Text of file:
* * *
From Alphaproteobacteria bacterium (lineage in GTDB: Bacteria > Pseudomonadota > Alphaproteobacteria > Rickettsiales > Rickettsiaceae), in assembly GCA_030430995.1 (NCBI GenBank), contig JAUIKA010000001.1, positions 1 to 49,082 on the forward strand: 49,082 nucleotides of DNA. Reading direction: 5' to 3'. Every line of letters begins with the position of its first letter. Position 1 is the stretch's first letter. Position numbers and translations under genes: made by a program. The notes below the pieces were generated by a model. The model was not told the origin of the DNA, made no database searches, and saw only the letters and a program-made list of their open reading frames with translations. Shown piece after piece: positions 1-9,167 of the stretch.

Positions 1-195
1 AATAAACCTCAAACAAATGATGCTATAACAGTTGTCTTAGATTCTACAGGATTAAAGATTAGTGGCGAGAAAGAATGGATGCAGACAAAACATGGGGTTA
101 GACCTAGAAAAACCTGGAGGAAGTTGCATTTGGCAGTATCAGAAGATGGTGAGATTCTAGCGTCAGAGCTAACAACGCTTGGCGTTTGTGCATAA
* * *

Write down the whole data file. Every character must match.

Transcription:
From Alphaproteobacteria bacterium (lineage in GTDB: Bacteria > Pseudomonadota > Alphaproteobacteria > Rickettsiales > Rickettsiaceae), in assembly GCA_030430995.1 (NCBI GenBank), contig JAUIKA010000001.1, positions 1 to 49,082 on the forward strand: 49,082 nucleotides of DNA. Reading direction: 5' to 3'. Every line of letters begins with the position of its first letter. Position 1 is the stretch's first letter. Position numbers and translations under genes: made by a program. The notes below the pieces were generated by a model. The model was not told the origin of the DNA, made no database searches, and saw only the letters and a program-made list of their open reading frames with translations. Shown piece after piece: positions 1-9,167 of the stretch.

Positions 1-195
1 AATAAACCTCAAACAAATGATGCTATAACAGTTGTCTTAGATTCTACAGGATTAAAGATTAGTGGCGAGAAAGAATGGATGCAGACAAAACATGGGGTTA
101 GACCTAGAAAAACCTGGAGGAAGTTGCATTTGGCAGTATCAGAAGATGGTGAGATTCTAGCGTCAGAGCTAACAACGCTTGGCGTTTGTGCATAA